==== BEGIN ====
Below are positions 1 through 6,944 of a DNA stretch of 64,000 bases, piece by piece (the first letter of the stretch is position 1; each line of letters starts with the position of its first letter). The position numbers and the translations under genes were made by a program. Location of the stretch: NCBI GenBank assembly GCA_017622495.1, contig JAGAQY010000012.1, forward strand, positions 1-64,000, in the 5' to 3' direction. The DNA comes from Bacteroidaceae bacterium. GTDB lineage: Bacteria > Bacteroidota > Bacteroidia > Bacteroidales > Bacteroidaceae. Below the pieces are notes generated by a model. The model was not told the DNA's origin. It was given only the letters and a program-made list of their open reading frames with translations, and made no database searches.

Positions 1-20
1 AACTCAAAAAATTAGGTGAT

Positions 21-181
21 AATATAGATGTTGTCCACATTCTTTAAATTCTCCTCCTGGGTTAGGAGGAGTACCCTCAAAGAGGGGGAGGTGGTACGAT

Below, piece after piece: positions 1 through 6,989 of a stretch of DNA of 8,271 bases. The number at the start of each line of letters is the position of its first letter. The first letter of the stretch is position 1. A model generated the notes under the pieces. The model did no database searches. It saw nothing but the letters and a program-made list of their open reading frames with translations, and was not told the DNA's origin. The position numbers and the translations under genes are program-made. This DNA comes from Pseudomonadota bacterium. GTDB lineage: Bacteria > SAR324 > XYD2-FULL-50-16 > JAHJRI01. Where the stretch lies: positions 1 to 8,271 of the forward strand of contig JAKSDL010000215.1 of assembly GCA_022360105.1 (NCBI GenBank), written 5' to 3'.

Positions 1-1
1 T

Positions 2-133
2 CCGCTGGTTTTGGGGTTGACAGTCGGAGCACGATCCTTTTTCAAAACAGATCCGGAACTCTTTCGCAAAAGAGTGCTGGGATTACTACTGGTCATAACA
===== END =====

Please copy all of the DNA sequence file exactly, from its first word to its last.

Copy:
Below are positions 1 through 6,944 of a DNA stretch of 64,000 bases, piece by piece (the first letter of the stretch is position 1; each line of letters starts with the position of its first letter). The position numbers and the translations under genes were made by a program. Location of the stretch: NCBI GenBank assembly GCA_017622495.1, contig JAGAQY010000012.1, forward strand, positions 1-64,000, in the 5' to 3' direction. The DNA comes from Bacteroidaceae bacterium. GTDB lineage: Bacteria > Bacteroidota > Bacteroidia > Bacteroidales > Bacteroidaceae. Below the pieces are notes generated by a model. The model was not told the DNA's origin. It was given only the letters and a program-made list of their open reading frames with translations, and made no database searches.

Positions 1-20
1 AACTCAAAAAATTAGGTGAT

Positions 21-181
21 AATATAGATGTTGTCCACATTCTTTAAATTCTCCTCCTGGGTTAGGAGGAGTACCCTCAAAGAGGGGGAGGTGGTACGAT

Below, piece after piece: positions 1 through 6,989 of a stretch of DNA of 8,271 bases. The number at the start of each line of letters is the position of its first letter. The first letter of the stretch is position 1. A model generated the notes under the pieces. The model did no database searches. It saw nothing but the letters and a program-made list of their open reading frames with translations, and was not told the DNA's origin. The position numbers and the translations under genes are program-made. This DNA comes from Pseudomonadota bacterium. GTDB lineage: Bacteria > SAR324 > XYD2-FULL-50-16 > JAHJRI01. Where the stretch lies: positions 1 to 8,271 of the forward strand of contig JAKSDL010000215.1 of assembly GCA_022360105.1 (NCBI GenBank), written 5' to 3'.

Positions 1-1
1 T

Positions 2-133
2 CCGCTGGTTTTGGGGTTGACAGTCGGAGCACGATCCTTTTTCAAAACAGATCCGGAACTCTTTCGCAAAAGAGTGCTGGGATTACTACTGGTCATAACA